"How we respond will determine whether we create a more stable world or face decades of far greater instability.
At its extremes, the debate about refugees in western nations has been polarized– with on one hand, some peple calling for open borders and on the other hand, for the complete exclusion of all refugees...or worse: for certain groups of refugees.
But policies should not be driven by emotion, by what might be termed as naïve humanitarianism... or by a rational fear and unacceptable prejudice. Instead we need to find a rational center, rebuilding public confidence and ensuring democratic consent for the long term approach that will be needed."
Slow Factory welcomes the NASA Graphics Standards Manual at their HQ in Williamsburg, Brooklyn. It is available to purchase for $79 online and in store.
The collaboration happened when founder Celine Semaan came across the Kickstarter campaign and backed it, to make these NASA books accessible. Thanks to the support of the book, it is now available online to purchase.
Can we deconstruct, redesign and evolve this idea?
On May 13th, we are giving this experimental methodology another test drive with an NYC x Design panel <Redesigning the Arab Identity>, hosted at our Slow Factory HQ. This time the conversation will be between my two friends Ahmed Shihab-Eldin, Vice Correspondent, and Nadine Farag, writer at Man Repeller and Huffington Post, and myself, founder of this lovely site/boutique #fashionactivism label Slow Factory. Our focus: The Arab Identity, the Arab Experience, the Arab Expats as well as the millions Arab refugees the world has been witnessing these past few years. The Syrian refugee crisis is the worst humanitarian disaster since WWII.
Below is a breakdown of what we will be exploring:
Discover: What is an Arab identity? Does it even exist?
Synthesize: What have we learned from the Discovery Phase?
Build: What are the aspects of Arab identity that are constructive rather than destructive?
Test: Let’s explore 5 ideas that we have talked about and test them: Feedback with the audience
Evolve: How do we move forward: Brainstorm what needs to be done or should be done
Join our conversation and help us deconstruct, break and redesign the Arab Experience. RSVP here.
On April 12th we hosted with AIGA a panel under the name of <Redesigning Feminism>. We based the conversation on the Design Process to try to unpack and explore Feminism through the work of the 4 panelists invited: JiaJia Fei (selfies), Laura Wass (Jewelry), Hala AbdelMalak (Kefiyeh) and Céline Semaan (Scarves).
The central notion we'll worked with is Feminism and how the panelists saw Feminism influencing their own design and process, as well as the ways they think design has something to offer Feminism itself as a practice. We took the entry points into the discussion from the areas of expertise of our panelists: jewelry, selfies, scarves, keffiyeh. These four made particularly interesting ways to approach feminism because two (scarves, keffiyeh) are often seen as private, ways to cover; and two (jewelry, selfies) are seen as public forms of display.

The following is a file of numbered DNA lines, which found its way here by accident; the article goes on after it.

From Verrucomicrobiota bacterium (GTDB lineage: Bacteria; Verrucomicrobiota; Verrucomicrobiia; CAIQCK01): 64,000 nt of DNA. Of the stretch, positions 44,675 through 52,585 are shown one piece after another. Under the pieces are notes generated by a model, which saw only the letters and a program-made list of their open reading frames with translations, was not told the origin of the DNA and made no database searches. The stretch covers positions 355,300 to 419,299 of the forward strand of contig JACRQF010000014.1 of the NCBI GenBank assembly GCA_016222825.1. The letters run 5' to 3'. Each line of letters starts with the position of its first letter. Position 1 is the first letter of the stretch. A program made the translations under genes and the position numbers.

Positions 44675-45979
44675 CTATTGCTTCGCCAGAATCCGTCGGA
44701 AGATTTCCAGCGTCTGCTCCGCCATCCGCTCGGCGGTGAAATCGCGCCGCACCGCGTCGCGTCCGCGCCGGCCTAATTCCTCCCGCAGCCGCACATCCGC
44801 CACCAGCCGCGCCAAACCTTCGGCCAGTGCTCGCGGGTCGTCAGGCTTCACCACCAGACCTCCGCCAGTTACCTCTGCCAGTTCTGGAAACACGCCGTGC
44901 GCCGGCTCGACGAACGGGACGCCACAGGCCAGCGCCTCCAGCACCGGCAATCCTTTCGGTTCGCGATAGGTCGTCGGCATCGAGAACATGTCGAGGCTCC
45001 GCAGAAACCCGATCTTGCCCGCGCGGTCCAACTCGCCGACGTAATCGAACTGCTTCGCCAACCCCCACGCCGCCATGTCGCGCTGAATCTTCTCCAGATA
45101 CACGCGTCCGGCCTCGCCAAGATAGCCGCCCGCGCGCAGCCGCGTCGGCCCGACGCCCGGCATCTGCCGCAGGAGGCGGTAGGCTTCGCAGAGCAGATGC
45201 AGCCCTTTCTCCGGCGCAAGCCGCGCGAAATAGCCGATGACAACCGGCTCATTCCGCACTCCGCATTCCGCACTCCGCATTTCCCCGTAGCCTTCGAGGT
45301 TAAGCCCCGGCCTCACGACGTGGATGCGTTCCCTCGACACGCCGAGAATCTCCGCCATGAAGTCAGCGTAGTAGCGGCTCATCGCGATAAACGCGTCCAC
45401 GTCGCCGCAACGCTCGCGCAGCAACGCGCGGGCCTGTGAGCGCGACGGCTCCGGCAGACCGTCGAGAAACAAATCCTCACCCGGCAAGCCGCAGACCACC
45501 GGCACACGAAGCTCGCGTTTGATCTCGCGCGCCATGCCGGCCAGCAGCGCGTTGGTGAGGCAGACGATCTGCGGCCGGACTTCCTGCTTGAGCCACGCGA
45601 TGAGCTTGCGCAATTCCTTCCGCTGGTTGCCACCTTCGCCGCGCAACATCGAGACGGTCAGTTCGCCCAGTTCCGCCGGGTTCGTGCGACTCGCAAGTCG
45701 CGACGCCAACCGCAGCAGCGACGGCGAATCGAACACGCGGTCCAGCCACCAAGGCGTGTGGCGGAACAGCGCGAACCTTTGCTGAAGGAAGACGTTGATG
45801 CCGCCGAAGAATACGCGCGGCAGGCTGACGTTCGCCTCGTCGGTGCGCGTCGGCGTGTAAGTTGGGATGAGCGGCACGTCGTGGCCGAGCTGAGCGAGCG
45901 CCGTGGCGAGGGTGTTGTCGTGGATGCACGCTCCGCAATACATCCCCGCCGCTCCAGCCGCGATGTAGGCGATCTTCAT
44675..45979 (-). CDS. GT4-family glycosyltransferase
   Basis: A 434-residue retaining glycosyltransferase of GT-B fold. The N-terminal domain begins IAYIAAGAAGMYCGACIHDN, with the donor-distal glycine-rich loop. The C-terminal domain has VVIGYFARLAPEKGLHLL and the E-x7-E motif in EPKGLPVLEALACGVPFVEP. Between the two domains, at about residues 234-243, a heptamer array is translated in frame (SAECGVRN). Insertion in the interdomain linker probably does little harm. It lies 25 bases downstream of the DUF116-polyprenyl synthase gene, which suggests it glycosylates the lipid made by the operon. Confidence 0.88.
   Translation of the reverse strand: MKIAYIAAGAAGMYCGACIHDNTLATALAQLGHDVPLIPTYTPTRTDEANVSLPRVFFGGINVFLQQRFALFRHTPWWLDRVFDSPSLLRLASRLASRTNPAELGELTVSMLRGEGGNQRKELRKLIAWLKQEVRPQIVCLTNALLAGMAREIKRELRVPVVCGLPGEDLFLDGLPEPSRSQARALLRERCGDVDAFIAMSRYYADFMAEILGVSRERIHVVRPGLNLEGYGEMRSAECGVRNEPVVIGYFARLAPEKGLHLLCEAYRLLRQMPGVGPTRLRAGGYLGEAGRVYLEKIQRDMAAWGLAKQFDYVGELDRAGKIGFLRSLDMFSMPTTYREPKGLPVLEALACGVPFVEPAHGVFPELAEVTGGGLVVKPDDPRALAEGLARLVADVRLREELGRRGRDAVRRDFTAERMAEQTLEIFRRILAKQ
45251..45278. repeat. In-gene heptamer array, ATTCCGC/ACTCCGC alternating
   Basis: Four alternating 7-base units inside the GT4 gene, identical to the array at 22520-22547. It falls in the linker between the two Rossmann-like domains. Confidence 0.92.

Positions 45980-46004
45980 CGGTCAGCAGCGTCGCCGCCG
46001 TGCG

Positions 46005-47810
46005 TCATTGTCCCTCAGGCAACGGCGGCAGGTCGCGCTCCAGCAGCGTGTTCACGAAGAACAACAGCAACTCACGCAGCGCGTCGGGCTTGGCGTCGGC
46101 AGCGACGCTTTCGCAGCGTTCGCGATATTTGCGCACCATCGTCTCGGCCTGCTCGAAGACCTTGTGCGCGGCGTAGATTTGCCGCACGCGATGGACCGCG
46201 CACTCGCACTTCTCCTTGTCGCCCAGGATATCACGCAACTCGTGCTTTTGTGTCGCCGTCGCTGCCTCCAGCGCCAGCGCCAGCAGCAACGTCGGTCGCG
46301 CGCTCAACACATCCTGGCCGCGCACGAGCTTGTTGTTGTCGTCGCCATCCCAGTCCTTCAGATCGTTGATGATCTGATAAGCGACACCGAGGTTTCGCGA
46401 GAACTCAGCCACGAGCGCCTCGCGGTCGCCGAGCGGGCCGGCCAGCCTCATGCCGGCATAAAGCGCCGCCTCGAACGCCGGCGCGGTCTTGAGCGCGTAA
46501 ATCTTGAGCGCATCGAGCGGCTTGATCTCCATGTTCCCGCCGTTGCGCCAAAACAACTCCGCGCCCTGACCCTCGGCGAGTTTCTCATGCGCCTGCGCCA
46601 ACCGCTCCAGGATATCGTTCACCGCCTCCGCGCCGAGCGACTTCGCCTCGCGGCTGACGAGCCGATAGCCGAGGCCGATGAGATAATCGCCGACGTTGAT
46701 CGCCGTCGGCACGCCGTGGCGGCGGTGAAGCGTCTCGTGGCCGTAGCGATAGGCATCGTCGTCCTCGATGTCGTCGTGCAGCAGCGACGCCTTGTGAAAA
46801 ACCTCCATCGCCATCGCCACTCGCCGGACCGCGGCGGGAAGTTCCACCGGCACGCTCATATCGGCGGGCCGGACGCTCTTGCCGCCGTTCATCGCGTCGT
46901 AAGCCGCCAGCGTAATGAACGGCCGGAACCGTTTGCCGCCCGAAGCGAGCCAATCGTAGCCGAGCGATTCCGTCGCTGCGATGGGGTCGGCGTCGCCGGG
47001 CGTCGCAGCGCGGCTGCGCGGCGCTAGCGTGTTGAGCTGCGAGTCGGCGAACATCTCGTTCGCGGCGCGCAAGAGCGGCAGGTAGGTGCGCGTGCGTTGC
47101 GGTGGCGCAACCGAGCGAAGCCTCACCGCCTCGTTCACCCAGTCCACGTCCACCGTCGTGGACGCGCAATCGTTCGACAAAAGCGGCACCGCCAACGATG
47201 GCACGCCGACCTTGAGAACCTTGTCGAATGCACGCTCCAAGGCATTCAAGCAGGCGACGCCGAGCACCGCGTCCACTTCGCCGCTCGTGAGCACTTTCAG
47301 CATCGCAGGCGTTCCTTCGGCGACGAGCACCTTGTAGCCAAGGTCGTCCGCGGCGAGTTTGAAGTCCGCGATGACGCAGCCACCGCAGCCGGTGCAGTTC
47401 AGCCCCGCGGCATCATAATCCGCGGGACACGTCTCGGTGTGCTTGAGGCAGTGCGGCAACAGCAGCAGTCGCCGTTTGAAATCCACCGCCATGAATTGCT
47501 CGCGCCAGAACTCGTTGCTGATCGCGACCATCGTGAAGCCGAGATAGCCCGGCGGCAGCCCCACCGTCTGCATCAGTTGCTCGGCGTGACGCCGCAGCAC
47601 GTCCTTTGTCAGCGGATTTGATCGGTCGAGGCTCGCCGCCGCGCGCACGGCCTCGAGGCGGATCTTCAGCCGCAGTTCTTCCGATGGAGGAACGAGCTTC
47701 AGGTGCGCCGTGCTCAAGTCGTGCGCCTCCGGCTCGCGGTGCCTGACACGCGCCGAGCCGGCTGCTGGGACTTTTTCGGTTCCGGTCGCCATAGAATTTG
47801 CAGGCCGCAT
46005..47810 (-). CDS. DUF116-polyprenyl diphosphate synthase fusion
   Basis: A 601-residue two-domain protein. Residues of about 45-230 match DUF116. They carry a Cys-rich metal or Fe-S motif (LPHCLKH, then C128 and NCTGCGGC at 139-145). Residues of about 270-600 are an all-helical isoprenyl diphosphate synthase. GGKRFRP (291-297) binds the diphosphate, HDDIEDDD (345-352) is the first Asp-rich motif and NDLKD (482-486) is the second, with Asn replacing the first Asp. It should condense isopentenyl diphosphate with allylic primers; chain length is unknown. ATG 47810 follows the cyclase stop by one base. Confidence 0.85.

WEAReSLOW is a new digital radio series that aims to demystify and humanize our understanding of sustainability and fashion through intimate conversation. It was founded by two New York women with global ties who believe that individual decisions make a world of difference. You can expect an honest, inquisitive, and empathetic monthly discussion on fashion, personal style, ethics, the environment, labor issues, and our role in all of it.
Bernie Sanders is arguing that climate change is “directly related to the growth of terrorism”. He is not the only one to think that. In fact, Al Gore, Prince Charles, and President Obama all have strong evidence to believe that global climate change is at the root of political unrest and terrorism. There is scientific support for the climate-conflict thesis: a study by Earth scientists at Columbia University, published in the Proceedings of the National Academy of Sciences, found: “Climate change is implicated in the current Syrian conflict”.
The chain of events is clear: pollution leads to climate change, which leads in many cases to droughts (such as California and Syria), which leads to resource scarcity; combine with an oppressive political situation and mass poverty, and instability and violence are bound to follow.
Icons are from thenounproject.com by: Simon Child, Creative Stall, Botho Willer, Pham Thi Dieu Linh, Juan Pablo Bravo
According to climate science maverick James Lovelock: 'enjoy life while you can: in 20 years global warming will hit the fan'. Lovelock has been dispensing predictions from his one-man laboratory in an old mill in Cornwall since the mid-1960s, the consistent accuracy of which have earned him a reputation as one of Britain's most respected - if maverick - independent scientists. Working alone since the age of 40, he invented a device that detected CFCs, which helped detect the growing hole in the ozone layer, and introduced the Gaia hypothesis, a revolutionary theory that the Earth is a self-regulating super-organism. Initially ridiculed by many scientists as new age nonsense, today that theory forms the basis of almost all climate science.
So, what do we do about this situation and what does fashion have to do with this?
Fast fashion Is the second dirtiest industry in the world—second only to Big Oil—according to ecowatch.